The definition of ‘home’ as a feeling, or a safe place where we can retreat to gain relief from the anxieties of the world, turned towards dreams from childhood. In one, the dreamer’s younger self had a feeling they could fly, accompanied by a sense of fearlessness that anything could be achieved, including flying up to place a basketball into a hoop. One day this feeling disappeared, but another person said that they still experienced reoccurring flying dreams.
The next dream involved a pride of lions outside someone’s home. As soon as a window was secured, another would open and a lion would try and enter. She had a sense that she was being caught for murdering someone and concealing the body, but that this had happened a long time ago.
Another childhood dream recounted was about falling. The dreamer was inside a house that she didn’t remember, apart from a big central staircase; the experience was accompanied by pleasant memories of home.
The next dreamer recounted waking up laughing, but couldn’t remember what about, although she would have like to.
Associations with laughter included a woman asking her daughter what she did with her friends and receiving the response, ‘Just laughing’, before musing that laughter is a good thing and that we sometimes forget we should laugh.
For another, laughter on waking reminded her of waking up from anaesthesia and ‘over the top’ emotions.
The strangeness of dreams in relation to memory became a theme, how we often don’t remember them and you can ‘dream a dream that wasn’t a dream’
One man returned to the first dream wondering if we are programmed to react in a particular way to certain things –‘You didn’t react with fear in the dream. Is Trump the green snake?’ Maybe there is a sense of things not being so bad as they might be?
For one person Obama came to mind, and his words that we risk living in an era where we can locate ourselves in a bubble with social media allowing us to choose our own reality.
This sparked a comment that being busy can prevent us getting in touch with what makes us uncomfortable.
A heavy workload was again cited as cause for concern, alongside relief at being able to develop a way of working with colleagues that made this more manageable by creating a diagram to divide things into segments. The speaker said she was associating with this image/diagram.
Another dream was recounted that spoke of loved ones who had passed away, but in the dream time could be spent with them and minutes felt like hours. The dream felt like a memory of something that could have really happened, although, with the exception of playing with a dog, things happened that would not normally happen. The dreamer felt ‘honoured’ and energised by these ‘visits’.
Someone thought this sounded like ‘going home’, and another wondered if the dreamer felt sad when she woke up.
The next dreamer recalled a dream from her mother, conversing with her deceased husband who told her he had not left her.
The theme of loss continued with someone associating with the value of a therapeutic experience (despite initial scepticism) that had helped her to resolve issues of abandonment following the death of her mother when she was 2 years old. Again the departed spoke asking, ‘ Do you know how hard it was for me to leave you?’ What are the boundaries between the ‘real’ world and the dream world asked someone – is the dream world an extra- real estate where you can hope to resolve things?
The next dream took place on a sandbank island with the dreamer and her departed Dad. He spoke of how difficult the world is, but held out promise of an unimaginably beautiful afterlife. He hugged her in a rose garden before he was suddenly gone.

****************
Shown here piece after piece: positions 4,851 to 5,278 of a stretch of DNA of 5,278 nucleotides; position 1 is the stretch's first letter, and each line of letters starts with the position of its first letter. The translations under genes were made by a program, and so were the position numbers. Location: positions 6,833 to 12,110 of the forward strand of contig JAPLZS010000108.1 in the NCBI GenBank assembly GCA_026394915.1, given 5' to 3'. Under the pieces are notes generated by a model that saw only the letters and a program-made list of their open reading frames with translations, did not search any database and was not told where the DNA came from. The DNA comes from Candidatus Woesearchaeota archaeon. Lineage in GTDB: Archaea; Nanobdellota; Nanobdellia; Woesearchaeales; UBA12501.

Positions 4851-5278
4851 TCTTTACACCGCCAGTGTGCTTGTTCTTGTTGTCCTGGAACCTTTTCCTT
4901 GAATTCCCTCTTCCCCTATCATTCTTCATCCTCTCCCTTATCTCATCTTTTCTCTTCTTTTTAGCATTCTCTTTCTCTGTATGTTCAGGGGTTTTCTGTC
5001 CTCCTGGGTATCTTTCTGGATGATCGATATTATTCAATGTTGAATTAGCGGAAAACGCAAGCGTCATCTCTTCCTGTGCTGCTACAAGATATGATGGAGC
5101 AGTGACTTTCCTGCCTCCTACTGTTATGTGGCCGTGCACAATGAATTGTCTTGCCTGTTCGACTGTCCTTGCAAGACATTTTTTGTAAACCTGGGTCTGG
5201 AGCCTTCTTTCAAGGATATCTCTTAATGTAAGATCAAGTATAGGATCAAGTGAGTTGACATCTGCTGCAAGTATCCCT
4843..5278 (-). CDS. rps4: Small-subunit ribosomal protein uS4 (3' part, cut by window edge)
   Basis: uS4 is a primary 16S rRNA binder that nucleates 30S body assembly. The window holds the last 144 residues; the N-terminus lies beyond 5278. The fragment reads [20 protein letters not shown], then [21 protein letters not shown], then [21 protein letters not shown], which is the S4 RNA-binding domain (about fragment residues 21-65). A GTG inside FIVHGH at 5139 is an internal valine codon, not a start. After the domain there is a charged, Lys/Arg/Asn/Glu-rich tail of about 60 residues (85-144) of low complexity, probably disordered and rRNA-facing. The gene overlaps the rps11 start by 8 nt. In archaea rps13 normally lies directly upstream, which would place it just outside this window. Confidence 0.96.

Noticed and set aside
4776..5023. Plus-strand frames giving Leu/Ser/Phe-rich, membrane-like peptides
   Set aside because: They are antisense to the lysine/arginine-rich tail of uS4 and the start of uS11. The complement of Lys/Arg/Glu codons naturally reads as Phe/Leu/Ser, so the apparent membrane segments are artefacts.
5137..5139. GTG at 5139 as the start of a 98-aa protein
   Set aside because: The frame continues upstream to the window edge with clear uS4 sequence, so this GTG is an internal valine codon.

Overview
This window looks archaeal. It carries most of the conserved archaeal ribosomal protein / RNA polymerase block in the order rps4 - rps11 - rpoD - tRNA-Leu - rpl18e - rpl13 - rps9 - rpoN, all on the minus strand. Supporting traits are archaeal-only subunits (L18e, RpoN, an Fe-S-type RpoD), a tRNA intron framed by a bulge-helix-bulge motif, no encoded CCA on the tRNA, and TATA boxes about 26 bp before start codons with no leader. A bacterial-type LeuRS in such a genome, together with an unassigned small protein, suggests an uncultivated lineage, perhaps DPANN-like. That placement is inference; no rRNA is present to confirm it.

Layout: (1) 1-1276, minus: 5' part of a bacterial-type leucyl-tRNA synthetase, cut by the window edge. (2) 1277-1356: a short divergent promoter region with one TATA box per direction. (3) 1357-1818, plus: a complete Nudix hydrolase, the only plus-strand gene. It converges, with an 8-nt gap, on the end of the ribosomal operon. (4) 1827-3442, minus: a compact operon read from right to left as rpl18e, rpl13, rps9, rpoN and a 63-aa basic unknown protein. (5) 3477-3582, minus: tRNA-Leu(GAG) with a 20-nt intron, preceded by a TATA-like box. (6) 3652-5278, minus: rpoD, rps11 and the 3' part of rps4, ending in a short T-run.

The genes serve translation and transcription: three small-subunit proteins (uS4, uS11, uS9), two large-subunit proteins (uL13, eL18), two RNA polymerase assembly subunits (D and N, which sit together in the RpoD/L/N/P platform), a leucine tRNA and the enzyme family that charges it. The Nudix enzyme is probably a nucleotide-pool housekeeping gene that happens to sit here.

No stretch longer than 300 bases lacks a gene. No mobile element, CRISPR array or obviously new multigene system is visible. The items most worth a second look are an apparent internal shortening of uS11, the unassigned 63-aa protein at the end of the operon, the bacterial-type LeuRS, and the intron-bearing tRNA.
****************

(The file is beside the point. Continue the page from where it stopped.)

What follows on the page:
Several members of the matrix agreed that life was difficult.
There was barely time for a final association about walking across Waterloo Bridge when visiting London and how it was possible to feel like a Londoner, in spite of living elsewhere and that London was a beautiful city when the matrix closed and review mode commenced.
During the review no further dreams or associations are presented and two members of the matrix began with comments on how enjoyable and stimulating it was to interact with strangers, gaining glimpses in to other lives and countries. There was a sense of surprise that a group of strangers could so rapidly fall into quite deep communication with each other. One participant spoke of how ‘a community of fears’ had been created where universal anxieties came out uncontrolled.
There was some confusion about what the matrix was designed to achieve and observations about the gender split, as more women were present than men, and that there were few younger participants. Could this be due to the timing of the session?
Several comments suggested that the matrix provided a refuge; a space where people could shut down from the external world, whilst also enabling communication with each other. Was there a sense that people didn’t want to accept the influence of the world on their private dreams? Someone suggested that dreams were analogue and that this was nice in digital age.
An opinion was voiced that attempts to associate with the outside world didn’t get very far, and were shut down with no one mentioning political instability or terrorism. Why didn’t we speak to these associations? Was this because we are overloaded and that too much stimulus closes engagement down.
For one person the matrix felt like being in a cocoon in the face of ambient noise. Another felt that the experienced was like an exposed intimacy, which was helpful in a way and not unlike the intimate realities that are exposed in the media. A feeling was expressed that today we are all equally threatened, which reduces the need to consider external things and that people like opportunities to focus on subjective /internal considerations.
Matrix members also commented on the openness of the experience having a protective effect which is not dissimilar from the openness within our society.
The opportunity to take part in the matrix and the collective cooperation was welcomed by several people, one of whim also expressed that she missed privacy.
Did the matrix feel that the best response to world events, fast moving technological advances and the difficulties of life was to shut off, taking refuge in dreams that are private and personal? Is the best response to laugh without knowing why, or perhaps the world is not as scary as we think, or is it our sense of reality that is off kilter?
Next Social Dreaming Matrix #2 will be held on Thursday 19th January 7-8.15pm in the Wellcome Collection Reading Room.